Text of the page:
- FaceAware detects your face
- Takes-off and lands from your palm
- Follows hand gestures in the air
DJI Spark is the company's first drone featuring the ability to be controlled using just hand gestures. DJI is so confident with this control method that you can buy the drone without a remote control. In our experience, as with any breakthrough new features in many products, the feature wasn't 100 per cent consistent. Indeed, it only worked beginning to end around 50 per cent of the time.
But when it did work it felt like pure magic. Summon your inner Jedi.
Holding the drone in one hand, with fingers far away from the blades, a double tap of the power button starts the Spark's tiny little motors. They gradually speed up to the point where the drone is ready to fly and the lights at the front turn red informing you that you can now let it go. Let go, and it hovers in place. Just like magic.
With arm outretched, fingers closed pointing upwards, and palm towards the drone, look for the green lights to confirm the Spark has locked onto your hand. Then it's possible to gesture up, down, left or right and the Spark follows. If you're too far away or too close, the drone lights flash yellow.
When it works, it's great: the drone follows movement slowly and smoothly. However, we found that many times the drone just didn't lock on to our hand, or did initially, but then stopped for no apparent reason. Interestingly, our left hand was much more successful than our right, but we have no idea why. Mindgames.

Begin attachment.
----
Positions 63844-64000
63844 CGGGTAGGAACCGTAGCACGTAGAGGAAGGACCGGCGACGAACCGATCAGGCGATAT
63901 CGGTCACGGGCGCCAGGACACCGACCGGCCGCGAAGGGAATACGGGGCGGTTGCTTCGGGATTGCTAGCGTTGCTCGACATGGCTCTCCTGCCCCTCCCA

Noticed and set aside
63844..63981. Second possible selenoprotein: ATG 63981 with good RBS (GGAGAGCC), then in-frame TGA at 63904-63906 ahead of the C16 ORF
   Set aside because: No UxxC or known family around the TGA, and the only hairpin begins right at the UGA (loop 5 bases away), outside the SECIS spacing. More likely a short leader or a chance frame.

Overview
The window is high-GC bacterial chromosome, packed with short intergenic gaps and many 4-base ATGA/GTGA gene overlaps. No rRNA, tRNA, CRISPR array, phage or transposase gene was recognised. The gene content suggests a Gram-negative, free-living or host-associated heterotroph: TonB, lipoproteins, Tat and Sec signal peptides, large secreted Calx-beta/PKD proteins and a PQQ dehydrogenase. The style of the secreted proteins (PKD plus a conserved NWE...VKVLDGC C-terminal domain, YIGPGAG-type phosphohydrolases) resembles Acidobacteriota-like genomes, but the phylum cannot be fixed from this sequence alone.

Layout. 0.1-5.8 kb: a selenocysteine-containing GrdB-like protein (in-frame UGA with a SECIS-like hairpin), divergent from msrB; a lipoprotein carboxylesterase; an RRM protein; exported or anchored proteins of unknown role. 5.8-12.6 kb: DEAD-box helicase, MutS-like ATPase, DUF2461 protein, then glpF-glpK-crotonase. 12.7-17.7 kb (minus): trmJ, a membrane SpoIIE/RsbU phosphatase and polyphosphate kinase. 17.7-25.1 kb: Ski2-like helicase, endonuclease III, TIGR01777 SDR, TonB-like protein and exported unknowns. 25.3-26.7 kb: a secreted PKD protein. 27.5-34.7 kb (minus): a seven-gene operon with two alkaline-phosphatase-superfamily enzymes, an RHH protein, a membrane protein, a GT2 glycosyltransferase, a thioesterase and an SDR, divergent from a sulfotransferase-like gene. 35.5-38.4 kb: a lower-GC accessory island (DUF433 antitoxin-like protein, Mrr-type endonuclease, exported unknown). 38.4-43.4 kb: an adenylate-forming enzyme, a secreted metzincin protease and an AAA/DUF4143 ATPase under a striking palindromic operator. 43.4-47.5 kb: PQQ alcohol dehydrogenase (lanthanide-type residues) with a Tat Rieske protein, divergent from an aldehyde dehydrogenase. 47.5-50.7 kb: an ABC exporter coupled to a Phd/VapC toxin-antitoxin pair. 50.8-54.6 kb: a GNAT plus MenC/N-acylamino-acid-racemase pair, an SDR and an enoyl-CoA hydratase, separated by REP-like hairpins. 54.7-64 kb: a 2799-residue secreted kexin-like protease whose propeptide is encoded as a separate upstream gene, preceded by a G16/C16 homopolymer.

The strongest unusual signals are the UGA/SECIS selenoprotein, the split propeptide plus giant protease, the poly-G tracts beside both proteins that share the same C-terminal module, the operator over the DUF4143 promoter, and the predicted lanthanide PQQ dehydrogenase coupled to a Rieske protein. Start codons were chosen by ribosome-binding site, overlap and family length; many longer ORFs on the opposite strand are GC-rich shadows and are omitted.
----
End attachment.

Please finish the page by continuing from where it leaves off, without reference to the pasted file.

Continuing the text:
Other gestures include the selfie gesture, which involves making a rectangular box shape with index fingers and thumbs, or trying to get its attention by holding your arms up in the air. This didn't work that well in our testing.
When done, simpy hold a flat palm beneath the drone and it detects it using the sensors on the underside of its body, to then lower and land. Thankfully, this one did work virtually every time we tried it. A remote would be handy in the instance of it not working, though.
DJI Spark review: The flying experience - classic remote style
- Can use remote and/or phone (remote not included in basic package)
- Up to 2km range with remote
- Up to 100m range with phone
Flying with a remote control is a much less tempramental way to control the DJI Spark. If you buy a controller, it's pretty much identical to the Mavic Pro's controller - it just doesn't have a built-in status screen and your smartphone connects to it wirelessly (and not using a Lightning or USB connector-equipped cable).